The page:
“I think it’s more important to make weird magical things happen in your daily life.” – on pursuing creative projects locally rather than going to Burning Man every year.
For Trevor, the quest for other partners used to be more about insecurities. With Vanessa being his first sexual partner and girlfriend, he initially wasn’t sure if other women were even attracted to him, so he sought them out for validation. He says he’s gotten over that now. “Now, everyone thinks he’s hot!” Vanessa exclaims. With his shaggy hair, occasional beard, and penchant for alternative t-shirts and irony, he could pass for your average self-deprecating Williamsburg-dwelling hipster, but little do most people know that he has quite the fun life and gets laid plenty at sex parties and with other partners.
I once visited Vanessa and Trevor in the hospital when he had undergone treatment for a lung condition. Another friend of ours had come by to keep them company and, to entertain Trevor, she took off her dress and put on a furry hat. Trevor was in a four-bed room, where his bed was separated from others by just a curtain. A nurse walked in a few minutes later to grab something, while our friend was still topless and the curtain was partly open. We all stared at each other, wondering if the nurse would notice. But she went about her business without flinching and walked out of the room soon after, at which point we all burst into laughter.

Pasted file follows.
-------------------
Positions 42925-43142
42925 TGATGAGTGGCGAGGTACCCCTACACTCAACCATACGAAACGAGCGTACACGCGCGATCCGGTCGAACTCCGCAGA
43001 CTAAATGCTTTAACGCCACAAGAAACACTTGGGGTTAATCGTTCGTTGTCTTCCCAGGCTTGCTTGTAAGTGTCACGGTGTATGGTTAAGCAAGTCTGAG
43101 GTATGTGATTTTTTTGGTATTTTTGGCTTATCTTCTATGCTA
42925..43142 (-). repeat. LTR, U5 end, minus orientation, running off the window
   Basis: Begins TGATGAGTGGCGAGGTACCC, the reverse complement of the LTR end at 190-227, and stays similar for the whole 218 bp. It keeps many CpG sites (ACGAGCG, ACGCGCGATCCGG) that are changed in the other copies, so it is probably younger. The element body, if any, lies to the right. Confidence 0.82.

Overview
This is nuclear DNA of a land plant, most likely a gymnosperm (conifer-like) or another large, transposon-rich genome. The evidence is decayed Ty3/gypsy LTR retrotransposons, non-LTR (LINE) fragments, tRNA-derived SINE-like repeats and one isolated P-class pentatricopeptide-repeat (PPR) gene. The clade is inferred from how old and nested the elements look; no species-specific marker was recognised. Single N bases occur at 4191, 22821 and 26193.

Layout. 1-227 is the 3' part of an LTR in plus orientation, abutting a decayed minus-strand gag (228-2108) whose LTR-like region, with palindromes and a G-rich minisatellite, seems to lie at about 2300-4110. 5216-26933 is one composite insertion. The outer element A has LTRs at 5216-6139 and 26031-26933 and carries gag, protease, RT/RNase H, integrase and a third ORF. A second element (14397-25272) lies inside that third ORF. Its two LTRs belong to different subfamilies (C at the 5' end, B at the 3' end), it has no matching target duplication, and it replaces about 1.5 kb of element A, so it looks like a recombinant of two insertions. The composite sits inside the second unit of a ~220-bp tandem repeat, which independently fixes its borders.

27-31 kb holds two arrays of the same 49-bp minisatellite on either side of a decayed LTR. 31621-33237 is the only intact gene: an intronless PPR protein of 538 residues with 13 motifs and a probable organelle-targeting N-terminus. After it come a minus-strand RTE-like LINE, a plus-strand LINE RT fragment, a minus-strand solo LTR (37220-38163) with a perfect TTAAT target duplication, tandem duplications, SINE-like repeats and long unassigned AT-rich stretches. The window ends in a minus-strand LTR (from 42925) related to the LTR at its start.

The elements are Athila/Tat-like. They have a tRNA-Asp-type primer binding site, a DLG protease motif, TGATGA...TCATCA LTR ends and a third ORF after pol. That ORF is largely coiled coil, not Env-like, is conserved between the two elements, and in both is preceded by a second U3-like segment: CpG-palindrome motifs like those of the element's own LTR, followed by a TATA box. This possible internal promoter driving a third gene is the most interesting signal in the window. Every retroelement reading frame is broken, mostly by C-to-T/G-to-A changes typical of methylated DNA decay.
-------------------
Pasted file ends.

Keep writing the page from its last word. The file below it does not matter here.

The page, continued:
In addition to Chemistry, the couple had also enjoyed going to the Bushwick sex parties, which is where I met them and more recently, they began hosting their own weekend brunch parties at their home in Brooklyn. Another couple, that are friends of ours, had an idea for this party, as they wanted to do something different than the usual all-night drugs-induced sexcapades that had become common on the sex-party scene, so they started their own day-time brunch party and tapped Trevor and Vanessa for the space. Vanessa now says she really enjoys hosting her own party. “It was increasingly fun to actually be involved. It’s been such a nice way to get to know [the other hosts] as well,” Vanessa says. The troopers that they are, they’ve continued to have parties on most months while Vanessa’s been pregnant and also some time after Trevor’s hospitalization, when he couldn’t drink alcohol.
The parties were partly inspired by the 2006 Shortbus movie where a bunch of young creative types in New York converge at underground salons that mix art, music, politics and sex. (I saw the movie after I had gotten into the scene, and said to my girlfriend at the time, “this looks like our lives!” Life is always imitating art that’s imitating life, ain’t it?)